A weekend windstorm kicked up so much ash from the Chilean volcano that flights were cancelled in Chile, Argentina, Brazil, and Uruguay.
Air travel in South America has been problematic since the Cordon Caulle volcano began erupting in June. However, this time, the cancellations were not due to an eruption, but rather winds gusting up to 75 mph. The winds kicked up ash that had accumulated across Patagonia. With the onset of spring, snow is melting and there is nothing to hold the ash in place.
A huge cloud of ash enveloped Buenos Aires and Montevideo on Sunday and grounded hundreds of flights through Monday afternoon.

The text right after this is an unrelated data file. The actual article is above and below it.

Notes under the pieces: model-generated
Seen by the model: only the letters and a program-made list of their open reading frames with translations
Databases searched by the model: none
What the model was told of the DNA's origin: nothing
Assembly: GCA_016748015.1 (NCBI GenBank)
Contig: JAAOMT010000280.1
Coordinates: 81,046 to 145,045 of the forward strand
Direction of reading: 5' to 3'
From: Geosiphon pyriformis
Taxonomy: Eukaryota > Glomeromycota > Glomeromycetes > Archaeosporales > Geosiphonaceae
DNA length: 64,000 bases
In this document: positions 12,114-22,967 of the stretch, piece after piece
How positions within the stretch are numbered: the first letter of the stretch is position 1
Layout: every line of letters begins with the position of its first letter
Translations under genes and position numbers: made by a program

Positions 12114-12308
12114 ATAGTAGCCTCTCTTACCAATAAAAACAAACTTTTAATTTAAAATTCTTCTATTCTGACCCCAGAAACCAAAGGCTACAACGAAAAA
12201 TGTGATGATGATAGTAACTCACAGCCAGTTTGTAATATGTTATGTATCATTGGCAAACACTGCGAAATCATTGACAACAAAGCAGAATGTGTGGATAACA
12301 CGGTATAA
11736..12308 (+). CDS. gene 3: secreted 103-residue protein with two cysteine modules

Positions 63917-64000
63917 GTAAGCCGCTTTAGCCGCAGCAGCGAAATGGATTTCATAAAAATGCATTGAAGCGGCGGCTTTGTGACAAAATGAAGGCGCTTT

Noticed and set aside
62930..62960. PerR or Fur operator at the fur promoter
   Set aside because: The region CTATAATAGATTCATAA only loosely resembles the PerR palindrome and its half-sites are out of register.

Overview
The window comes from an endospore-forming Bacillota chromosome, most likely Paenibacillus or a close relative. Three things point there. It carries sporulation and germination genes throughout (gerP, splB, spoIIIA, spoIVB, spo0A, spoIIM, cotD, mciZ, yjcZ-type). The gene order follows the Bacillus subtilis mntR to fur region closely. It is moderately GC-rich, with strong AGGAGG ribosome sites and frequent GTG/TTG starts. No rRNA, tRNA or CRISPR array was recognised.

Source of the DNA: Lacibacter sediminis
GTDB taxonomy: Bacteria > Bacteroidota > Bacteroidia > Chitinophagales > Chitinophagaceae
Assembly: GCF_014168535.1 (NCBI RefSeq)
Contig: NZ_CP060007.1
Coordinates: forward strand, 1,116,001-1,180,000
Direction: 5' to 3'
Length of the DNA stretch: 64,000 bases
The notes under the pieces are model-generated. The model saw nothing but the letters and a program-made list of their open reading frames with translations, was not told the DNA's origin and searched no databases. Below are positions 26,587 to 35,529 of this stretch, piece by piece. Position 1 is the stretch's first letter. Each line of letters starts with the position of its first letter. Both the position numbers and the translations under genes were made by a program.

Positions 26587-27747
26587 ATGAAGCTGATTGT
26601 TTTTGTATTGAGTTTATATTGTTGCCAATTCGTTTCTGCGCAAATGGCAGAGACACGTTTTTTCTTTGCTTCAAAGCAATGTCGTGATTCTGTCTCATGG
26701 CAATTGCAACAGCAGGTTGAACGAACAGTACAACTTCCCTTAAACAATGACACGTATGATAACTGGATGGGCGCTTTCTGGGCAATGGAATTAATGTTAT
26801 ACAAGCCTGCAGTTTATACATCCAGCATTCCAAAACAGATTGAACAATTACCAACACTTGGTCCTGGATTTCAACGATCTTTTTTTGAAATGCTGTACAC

There is no ash. The weather conditions improved and there are no particles on the surface, a spokesman for Aeropuertos 2000, which operates the two major airports in Buenos Aires, said Monday afternoon.
Later in the day, airlines in Uruguay also took to the air again.
Most flights are now operating between the two countries, an official at Montevideo's Carrasco International Airport told AFP.
Brazilian airlines GOL and TAM said that they too had resumed flights by Monday afternoon.
When the Chilean volcano began erupting in June, it generated an ash cloud that traveled around the Southern Hemisphere twice, cancelling flights across South America and as far away as Australia and New Zealand.
Chilean towns near the volcano have been under a red alert since June, while damage to livestock and crops from the ash led Argentina to declare an agricultural emergency in the southern provinces of Rio Negro, Chubut and Neuquen.